« ElőzőTovább »
"Well, sir,” said Elsworthy, “if with a pathetic turn of voice. "Not you're a-going to bear malice, I as I'm casting no blame on you, as haven't got nothing to say. But is well known to be” there ain't ten men in Carlingford “ Never mind what I'm well: as wouldn't agree with me that known to be," said the Curate; "the when a young gentleman, even if other day you thought I was the he is a clergyman, takes particklar villain. If you can tell me anynotice of a pretty young girl, it thing you want me to do, I will ain't just for nothing as he does it understand that—but I am not de—not to say watching over her pa sirous to know your opinion of ternal to see as sbe wasn't out late me,” said the careless young man. at night, and suchlike. But by- As he stood listening impatiently, gones is bygones, sir,” said Els- pausing a second time, Dr Marjoriworthy, " and is never
more to banks came out to his door and be mentioned by me. I don't stepped into his brougham to go ask no more, if you'll but do the off to his morning round of visits.
The Doctor took off his hat when “You won't ask no more ?" said he saw the Curate, and waved it the Curate, angrily; “ do you think to him cheerfully with a gesture of I am afraid of you? I have no- congratulation. Dr Marjoribanks thing more to say, Elsworthy. Go was quite stanch and honest, and and look after your business- would have manfully stood by his I will attend to mine ; and when intimates in dangerous circumwe are not forced to meet, let stances; but somehow he preferred us keep clear of each other. It
It was pleasanter to be will be better both for you and able to congratulate people than to me."
condole with them. He preferred The Curate passed on with an it, and nobody could object to so impatient nod; but his assailant orthodox a sentiment. Most prodid not intend that he should bably, if Mr Wentworth had still escape so easily. "I shouldn't been in partial disgrace, the Doctor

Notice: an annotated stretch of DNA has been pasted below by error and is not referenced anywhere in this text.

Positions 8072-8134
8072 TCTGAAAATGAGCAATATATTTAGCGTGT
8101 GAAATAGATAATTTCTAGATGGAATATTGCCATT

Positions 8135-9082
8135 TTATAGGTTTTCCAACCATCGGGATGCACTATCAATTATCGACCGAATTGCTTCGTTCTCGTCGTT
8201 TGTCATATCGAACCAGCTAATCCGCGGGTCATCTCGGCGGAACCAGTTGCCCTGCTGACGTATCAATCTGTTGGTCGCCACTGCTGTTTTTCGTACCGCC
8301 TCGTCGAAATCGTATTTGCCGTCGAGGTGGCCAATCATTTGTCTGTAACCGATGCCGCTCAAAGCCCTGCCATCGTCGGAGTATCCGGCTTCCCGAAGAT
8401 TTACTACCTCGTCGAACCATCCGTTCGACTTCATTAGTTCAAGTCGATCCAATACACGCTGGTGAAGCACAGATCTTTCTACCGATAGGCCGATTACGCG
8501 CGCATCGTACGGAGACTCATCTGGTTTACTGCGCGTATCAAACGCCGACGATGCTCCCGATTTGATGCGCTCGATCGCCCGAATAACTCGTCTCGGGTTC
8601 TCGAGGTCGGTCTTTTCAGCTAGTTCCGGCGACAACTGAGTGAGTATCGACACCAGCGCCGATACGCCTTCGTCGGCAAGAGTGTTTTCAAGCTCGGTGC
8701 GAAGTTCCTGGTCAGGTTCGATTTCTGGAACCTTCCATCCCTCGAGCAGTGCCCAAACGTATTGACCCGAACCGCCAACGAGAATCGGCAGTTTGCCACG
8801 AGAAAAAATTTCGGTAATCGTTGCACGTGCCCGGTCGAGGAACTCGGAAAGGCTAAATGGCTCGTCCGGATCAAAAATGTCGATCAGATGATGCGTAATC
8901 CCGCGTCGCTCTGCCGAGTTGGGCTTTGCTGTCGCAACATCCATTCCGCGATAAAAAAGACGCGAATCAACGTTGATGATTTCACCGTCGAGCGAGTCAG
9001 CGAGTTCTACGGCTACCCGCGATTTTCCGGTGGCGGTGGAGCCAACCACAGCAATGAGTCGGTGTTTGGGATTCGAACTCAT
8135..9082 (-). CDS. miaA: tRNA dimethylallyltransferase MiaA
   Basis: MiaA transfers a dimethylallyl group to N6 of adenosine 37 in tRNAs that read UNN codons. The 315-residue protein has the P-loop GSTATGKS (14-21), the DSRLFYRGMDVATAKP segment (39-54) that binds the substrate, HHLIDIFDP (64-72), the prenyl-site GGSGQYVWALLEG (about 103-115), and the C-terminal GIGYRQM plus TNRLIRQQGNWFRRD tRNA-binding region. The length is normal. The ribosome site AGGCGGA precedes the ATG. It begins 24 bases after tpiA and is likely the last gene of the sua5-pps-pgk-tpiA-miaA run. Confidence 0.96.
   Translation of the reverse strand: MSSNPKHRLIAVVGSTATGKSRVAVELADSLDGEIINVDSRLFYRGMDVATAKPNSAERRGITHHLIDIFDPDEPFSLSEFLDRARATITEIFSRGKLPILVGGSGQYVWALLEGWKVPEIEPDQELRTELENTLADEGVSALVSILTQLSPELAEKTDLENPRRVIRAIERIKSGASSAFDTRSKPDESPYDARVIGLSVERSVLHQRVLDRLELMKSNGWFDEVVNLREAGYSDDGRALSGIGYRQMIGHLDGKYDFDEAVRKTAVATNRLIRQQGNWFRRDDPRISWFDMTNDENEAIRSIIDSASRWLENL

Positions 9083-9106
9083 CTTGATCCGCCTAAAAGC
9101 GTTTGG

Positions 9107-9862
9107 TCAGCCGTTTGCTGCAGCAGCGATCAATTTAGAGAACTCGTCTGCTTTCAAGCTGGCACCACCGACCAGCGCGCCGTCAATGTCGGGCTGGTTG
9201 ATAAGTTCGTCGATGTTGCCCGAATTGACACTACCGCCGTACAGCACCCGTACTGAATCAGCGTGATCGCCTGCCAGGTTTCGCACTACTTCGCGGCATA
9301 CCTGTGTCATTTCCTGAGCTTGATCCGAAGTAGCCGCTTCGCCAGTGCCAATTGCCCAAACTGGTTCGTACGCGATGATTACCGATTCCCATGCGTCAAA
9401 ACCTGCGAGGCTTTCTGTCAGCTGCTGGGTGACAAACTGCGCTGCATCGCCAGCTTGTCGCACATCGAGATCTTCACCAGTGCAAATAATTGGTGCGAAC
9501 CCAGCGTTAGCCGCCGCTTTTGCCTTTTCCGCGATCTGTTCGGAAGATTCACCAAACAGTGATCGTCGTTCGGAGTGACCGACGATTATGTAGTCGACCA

, have thought, sir, as you'd have would not have seen him in his easy borne malice,” said Elsworthy, glance down the road ; but though hastening on after him, yet keeping Mr Wentworth was aware of that, half a step behind. “I'm a hum- the mute congratulation had yet its bled man— different from what I effect upon him. He was moved ever thought to be. I could always by that delicate symptom of how keep up my head afore the world the wind was blowing in Carlingtill now; and if it ain't your fault, ford, and forgot all about Elsworsir-as I humbly beg your pardon thy, though the man was standing for ever being so far led away as to by his side. believe it was all the same it's As you're so good as to take it along of you."
kind, sir," said the Clerk of St What do you mean ?” said the Roque's," and, as I was a-saying, Curate, who, half amused and half it's well known as you're always indignant at the change of tone, ready to hear a poor man's tale, had slackened his pace to listen to perhaps you'd let bygones be bythis new accusation.
gones, and not make no difference ? “What I mean, sir, is, that if you That wasn't all, Mr Wentworth,” hadn't been so good and so kind- he continued eagerly, as the Curate hearted as to take into your house gave an impatient nod, and turned the-the villain as has done it all, to go on. “I've heard as this vilhim and Rosa could never have lain is rich, sir, by means of robbing known each other. I allow as it was of his own flesh and blood ;-but it nothing but your own goodness as ain't for me to trust to what folks did it; but it was a black day for says, after the experience I've had, me and mine," said the dramatist, and never can forgive myself for be
ing led away,” said Elsworthy; "it's joribanks's prescriptions. As the well known in Carlingford